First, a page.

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Q&A: A socialist on student activism

Councilwoman hopes to build a movement to resist Trump Administration

Oscar Zahner, political correspondent
Originally published March 14, 2017

Miles WhitworthCouncilwoman Kshama Sawant speaking at the Inauguration Day protest. She is one of very few socialists elected to political office in the country.

Miles Whitworth

Councilwoman Kshama Sawant speaking at the Inauguration Day protest. She is one of very few socialists elected to political office in the country.

City council member Kshama Sawant is no stranger to activism. One of the only socialists elected to political office in the country, Sawant made a name for herself by organizing demonstrations for tenant’s rights, the increased minimum wage and marriage equality.

In the wake of Donald Trump’s victory, Sawant’s unique political affiliation and her penchant for community organization has manifested in a series of anti-Trump rallies. Defeating Trump’s agenda at the local level has become one of Sawant’s primary concerns.

The Talisman was fortunate enough to sit down with Sawant to discuss her recent activism, her thoughts on the future under President Trump and the power students have to affect that future.

The complete interview with Sawant can be read on the Talisman website, at ballardtalisman.com.

What do you fear most from a Trump presidency?

“Judging by the state of the executive orders to the cabinet choices and the Supreme Court nominees, I think it is very clear that Trump, and Steve Bannon, and the whole right-wing bigot- dominated administration are very serious about carrying out Trump’s campaign promises: a wall against Mexico, discrimination against immigrants, seriously going against women’s reproductive rights and even going after labor unions. Most importantly, I imagine that we will see entire communities in America being targeted if we do not build movements of mass resistance and civil disobedience immediately.”

Speaking specifically to walkouts, what’s your take on school districts leaving absences for protest unexcused?

“I think that the school district has a historic opportunity to stand with the righteous students who are fighting against the agenda of Trump and the billionaire cause. If they take the position that they’re going to penalize or punish these courageous students, that’s quite shameful on their part.”

“Addressing the second question, you can see an example of community action in the protests at SeaTac. After Trump’s executive order, some passengers that were flying from certain countries were actually detained and were going to be deported. It was the direct and urgent community response at SeaTac, and at JFK, that put the Trump administration’s back against the wall, and forced them to back down from deportation. To me, the SeaTac action represents the first days of real civil disobedience that many of our generations had, which inspired us to say, ‘we can go much farther than this.’ In terms of what we should do, I think it’s a twofold process. We’ve seen one part of that process in the SeaTac response: immediate responses to dastardly actions like Trump’s executive order. The second part of the process involves actions that we must take with a lot of deliberation. For example, the Socialist Alternative is calling for massive demonstrations on Women’s Day, March 8. This is going to be a long-term struggle, so we’re going to need to take action around concrete political demands. We need to demand an end to sexual violence on university campuses, we need to demand that there is no attack on reproductive rights, and, I believe, we need to demand full coverage health care for all. Another example of a day we plan for is May Day, which has historically been a day for immigrant rights. In 2006, for instance, there was an attempt by congress to pass a piece of legislation that was very bad for immigrants. And on May Day of 2006, the immigrant activist community organized nationwide strike activity, called ‘A Day Without Immigrants.’ That’s the power of the working class. This machine of capitalism entirely depends on these millions of people going to work. It’s that kind of courage, where working people refuse to cooperate, that’s when you can have massive impact on the status quo.”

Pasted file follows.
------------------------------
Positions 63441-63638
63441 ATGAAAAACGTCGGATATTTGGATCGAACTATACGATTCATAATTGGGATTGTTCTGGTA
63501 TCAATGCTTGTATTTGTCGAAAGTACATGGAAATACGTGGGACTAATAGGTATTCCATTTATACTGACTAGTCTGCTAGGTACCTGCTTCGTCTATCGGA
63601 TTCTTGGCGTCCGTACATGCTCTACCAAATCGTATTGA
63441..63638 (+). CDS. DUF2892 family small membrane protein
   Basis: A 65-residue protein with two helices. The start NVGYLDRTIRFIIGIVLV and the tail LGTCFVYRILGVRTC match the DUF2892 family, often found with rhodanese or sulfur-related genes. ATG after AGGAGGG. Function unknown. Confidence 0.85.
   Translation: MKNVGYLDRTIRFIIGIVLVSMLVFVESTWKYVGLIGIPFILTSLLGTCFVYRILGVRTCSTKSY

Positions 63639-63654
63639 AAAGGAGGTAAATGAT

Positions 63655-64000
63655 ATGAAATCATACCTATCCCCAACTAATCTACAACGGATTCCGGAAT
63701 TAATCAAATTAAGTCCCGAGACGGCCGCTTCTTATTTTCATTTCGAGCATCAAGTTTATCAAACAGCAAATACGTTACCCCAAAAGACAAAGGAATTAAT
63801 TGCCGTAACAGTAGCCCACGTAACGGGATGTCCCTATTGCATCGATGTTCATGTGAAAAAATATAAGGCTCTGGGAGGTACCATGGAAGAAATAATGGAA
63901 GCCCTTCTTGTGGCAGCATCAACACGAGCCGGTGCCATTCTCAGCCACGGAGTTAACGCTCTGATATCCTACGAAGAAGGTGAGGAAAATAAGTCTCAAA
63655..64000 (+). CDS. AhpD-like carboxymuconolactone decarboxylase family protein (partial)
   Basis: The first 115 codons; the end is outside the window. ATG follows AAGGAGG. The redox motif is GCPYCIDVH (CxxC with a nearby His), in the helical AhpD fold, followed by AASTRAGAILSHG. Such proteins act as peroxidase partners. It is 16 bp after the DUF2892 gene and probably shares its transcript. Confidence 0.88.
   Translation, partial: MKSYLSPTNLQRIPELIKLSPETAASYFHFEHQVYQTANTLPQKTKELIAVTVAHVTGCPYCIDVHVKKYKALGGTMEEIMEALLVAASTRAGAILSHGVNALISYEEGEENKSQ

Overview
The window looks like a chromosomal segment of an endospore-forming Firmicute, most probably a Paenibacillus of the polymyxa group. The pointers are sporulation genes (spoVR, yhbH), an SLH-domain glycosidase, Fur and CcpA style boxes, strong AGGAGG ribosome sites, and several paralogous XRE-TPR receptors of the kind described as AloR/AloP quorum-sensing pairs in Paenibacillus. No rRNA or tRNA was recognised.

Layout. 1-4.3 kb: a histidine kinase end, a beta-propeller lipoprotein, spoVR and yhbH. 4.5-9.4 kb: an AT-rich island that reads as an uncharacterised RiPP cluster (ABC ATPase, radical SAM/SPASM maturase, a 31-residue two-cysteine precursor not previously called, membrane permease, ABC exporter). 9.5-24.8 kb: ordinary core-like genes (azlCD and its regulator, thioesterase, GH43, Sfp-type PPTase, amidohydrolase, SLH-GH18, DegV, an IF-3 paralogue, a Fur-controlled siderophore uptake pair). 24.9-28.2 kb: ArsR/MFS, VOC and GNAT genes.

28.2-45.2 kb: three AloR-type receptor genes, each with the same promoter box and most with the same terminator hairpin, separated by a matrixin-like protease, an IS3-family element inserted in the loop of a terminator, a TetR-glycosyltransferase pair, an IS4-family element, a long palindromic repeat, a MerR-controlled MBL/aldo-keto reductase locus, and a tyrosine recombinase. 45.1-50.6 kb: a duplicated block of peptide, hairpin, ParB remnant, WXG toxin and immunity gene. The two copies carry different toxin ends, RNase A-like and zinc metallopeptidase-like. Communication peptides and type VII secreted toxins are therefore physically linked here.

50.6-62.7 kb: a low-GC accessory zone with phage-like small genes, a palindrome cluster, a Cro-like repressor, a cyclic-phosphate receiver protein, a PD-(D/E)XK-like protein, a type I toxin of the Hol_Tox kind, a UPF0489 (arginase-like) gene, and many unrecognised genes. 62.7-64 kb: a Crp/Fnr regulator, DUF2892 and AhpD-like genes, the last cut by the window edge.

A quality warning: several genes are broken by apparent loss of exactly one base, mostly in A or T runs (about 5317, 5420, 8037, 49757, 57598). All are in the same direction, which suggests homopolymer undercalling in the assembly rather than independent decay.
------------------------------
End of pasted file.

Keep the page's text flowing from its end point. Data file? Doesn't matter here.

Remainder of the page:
What do you think young people, who may not be part of the labor force, and may not have the power to strike, can do?

“If you look at the period of radical movements in the ‘60’s and ‘70’s, those may not have happened had it not been for young people on high school and college campuses who played both a direct and catalytic role in building social movements. I would say that campus movements are extremely key to what we can do on March 8 and May 1. And I would say that we’ve already shown one indication of what students can do on Inauguration Day. We had socialist students organizing peaceful walkouts from 16 campuses. That’s a small glimpse of what students can do. Student leaders can work with labor unions and other movements, and can potentially organize mass walkouts that could turn into huge rallies. There’s a spirit of rebellion among young people right now, and that’s what gives me the most confidence and hope in carrying out my own work.”

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Q&A: A socialist on student activism